Kompendium 43 – Soldiers Quilts – Details from an Exhibition
These extraordinary textiles, all made by men, demonstrate that some beauty can come out of the horrors of war … The red coat of the British soldier, formally adopted in 1645, formed an integral part of his identity … A military hierarchy was strictly enforced through the type of dye used and the resulting brilliance and purity of the color. Uniforms worn by infantry … were dyed with inexpensive madder … Non-commissioned officers … were permitted to wear an intermediate “mock scarlet,” … whereas officers wore coatees colored scarlet with the most expensive cochineal dyes. … the uniform facings of collars and cuffs were dyed in the regimental colors, including black, blue, buff, green, yellow, white, and sometimes even orange or purple. … The majority of quilts in this exhibition were pieced from milled wool broadcloth, used in the production of British military and ceremonial uniforms … The cloth was further … felted to produce a raised nap. The byproduct of this … was the ability for the cloth to be cut without fraying, a characteristic that allowed soldiers and military tailors to create fantastically complex piecework without bulky seam allowances and to hide the overstitches in the nap … Although regimental tailors were assigned to each unit and may have made quilts, soldiers were encouraged to attain some level of skill with a needle and thread in order to maintain their kits … For the British soldier, the situation in India … posed its own challenge in filling time in a manner that was not destructive or unsavory … The extreme heat, as well as the stress of inactivity in a foreign land, took a tremendous physical and psychological toll. In response to the lassitude imposed by inactivity, the government offered industrial exhibitions and professional workshops by the 1860s, often with prizes awarded for a variety of skills including needlework … the promotion of the soldier-quiltmaker was part of a calculated campaign throughout the United Kingdom to rehabilitate public opinion about the careless administration of the [Crimean] war … [In India r]aw materials were more readily at hand than in a combat situation, and a greater variety of colorful woolens in addition to regimental colors might be available from established tailoring shops … [The quilts] are often constructed in the inlaid technique … so they are virtually identical on the front and back. The patterns are … complex with intricate blocks of stars, compasses … interspersed among the more usual and less demanding geometric piecework … what really sets quilts made in India apart are the masterful technique [and] attention to detail … [s]urface embellishments might include glass beads and spangles, or … the tiny discs of fabric ejected as buttonholes were pierced into woolens during the tailoring process … Because of the high degree of skill evident in these quilts, it is thought that the majority may be the work of professional regimental or Indian tailors.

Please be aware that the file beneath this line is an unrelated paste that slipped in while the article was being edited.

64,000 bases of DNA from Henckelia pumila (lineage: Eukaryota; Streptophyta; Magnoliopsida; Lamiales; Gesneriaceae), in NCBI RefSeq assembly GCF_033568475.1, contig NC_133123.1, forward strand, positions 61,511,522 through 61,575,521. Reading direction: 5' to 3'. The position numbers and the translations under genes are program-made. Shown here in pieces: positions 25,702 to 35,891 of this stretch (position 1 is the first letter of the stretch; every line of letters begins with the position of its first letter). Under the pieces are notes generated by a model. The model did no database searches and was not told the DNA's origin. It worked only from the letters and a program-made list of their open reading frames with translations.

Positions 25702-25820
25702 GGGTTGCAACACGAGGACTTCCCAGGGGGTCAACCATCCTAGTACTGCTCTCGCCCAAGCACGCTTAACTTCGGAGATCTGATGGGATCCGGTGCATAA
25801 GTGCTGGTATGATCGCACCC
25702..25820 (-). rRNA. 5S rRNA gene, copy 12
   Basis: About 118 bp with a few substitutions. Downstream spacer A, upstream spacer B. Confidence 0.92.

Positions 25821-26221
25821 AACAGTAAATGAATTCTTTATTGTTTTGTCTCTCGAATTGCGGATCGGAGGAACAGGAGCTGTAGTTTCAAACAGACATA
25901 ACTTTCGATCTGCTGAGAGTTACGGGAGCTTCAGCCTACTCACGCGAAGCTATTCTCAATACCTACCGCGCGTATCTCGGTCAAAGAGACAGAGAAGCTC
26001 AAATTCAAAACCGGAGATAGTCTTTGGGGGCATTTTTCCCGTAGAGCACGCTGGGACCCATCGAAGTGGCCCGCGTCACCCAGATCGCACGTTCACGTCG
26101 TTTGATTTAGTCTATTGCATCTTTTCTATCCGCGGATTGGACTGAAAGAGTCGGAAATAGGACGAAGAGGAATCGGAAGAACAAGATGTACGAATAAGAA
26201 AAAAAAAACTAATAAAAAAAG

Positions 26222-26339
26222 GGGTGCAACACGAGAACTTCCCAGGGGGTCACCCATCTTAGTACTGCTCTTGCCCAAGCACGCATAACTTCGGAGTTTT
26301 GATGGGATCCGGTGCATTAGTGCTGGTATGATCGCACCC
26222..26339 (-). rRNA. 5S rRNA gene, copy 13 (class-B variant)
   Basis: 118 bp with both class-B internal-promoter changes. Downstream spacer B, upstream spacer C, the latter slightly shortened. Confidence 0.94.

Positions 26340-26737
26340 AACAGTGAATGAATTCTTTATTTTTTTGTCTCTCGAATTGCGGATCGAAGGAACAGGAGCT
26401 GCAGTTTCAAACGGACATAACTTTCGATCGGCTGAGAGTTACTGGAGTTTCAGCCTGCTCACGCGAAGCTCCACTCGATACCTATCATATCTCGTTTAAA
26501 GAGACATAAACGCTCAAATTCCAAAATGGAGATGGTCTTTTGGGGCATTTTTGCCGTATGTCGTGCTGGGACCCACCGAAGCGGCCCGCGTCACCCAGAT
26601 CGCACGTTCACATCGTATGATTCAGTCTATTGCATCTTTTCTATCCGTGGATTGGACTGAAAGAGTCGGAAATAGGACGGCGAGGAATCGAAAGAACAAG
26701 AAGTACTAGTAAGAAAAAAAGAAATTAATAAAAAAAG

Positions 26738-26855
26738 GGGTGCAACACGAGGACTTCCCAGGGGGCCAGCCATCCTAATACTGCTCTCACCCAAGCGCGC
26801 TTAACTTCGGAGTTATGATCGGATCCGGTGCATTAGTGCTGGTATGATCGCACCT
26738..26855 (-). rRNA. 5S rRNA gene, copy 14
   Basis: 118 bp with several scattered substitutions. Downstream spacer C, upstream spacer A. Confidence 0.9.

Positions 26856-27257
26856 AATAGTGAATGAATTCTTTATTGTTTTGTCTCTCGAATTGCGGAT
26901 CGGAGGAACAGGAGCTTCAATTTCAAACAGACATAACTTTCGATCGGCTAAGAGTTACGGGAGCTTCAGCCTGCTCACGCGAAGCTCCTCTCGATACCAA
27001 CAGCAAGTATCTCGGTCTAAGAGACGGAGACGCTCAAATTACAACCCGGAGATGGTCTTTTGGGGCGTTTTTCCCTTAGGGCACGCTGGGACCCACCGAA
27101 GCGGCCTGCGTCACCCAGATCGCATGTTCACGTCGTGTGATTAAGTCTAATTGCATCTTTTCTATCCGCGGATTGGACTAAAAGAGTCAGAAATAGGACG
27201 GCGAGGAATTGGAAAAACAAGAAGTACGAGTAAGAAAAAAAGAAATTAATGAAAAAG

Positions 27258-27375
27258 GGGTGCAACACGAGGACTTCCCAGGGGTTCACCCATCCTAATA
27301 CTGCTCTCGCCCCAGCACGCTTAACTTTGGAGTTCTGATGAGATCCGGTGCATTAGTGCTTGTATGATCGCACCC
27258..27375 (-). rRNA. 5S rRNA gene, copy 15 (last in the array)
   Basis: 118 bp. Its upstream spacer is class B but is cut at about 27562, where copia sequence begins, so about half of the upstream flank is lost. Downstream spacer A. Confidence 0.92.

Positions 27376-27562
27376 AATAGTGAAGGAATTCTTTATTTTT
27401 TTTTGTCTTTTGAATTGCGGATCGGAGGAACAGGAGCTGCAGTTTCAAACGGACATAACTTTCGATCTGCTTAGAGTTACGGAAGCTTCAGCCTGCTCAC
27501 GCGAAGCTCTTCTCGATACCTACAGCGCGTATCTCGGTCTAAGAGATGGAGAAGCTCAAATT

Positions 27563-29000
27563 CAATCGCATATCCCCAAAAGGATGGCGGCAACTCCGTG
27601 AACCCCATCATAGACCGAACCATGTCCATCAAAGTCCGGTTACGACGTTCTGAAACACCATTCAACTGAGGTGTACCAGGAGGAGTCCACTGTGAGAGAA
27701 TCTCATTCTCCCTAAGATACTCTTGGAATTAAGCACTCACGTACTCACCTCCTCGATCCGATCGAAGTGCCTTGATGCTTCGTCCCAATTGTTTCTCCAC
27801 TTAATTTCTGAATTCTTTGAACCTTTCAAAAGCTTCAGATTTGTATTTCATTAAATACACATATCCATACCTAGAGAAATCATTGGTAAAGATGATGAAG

The images were photographed in the exhibition War and Pieced: The Annette Gero Collection of Quilts from Military Fabrics at the American Folk Art Museum, December 2017.
Åse Eg Jørgensen
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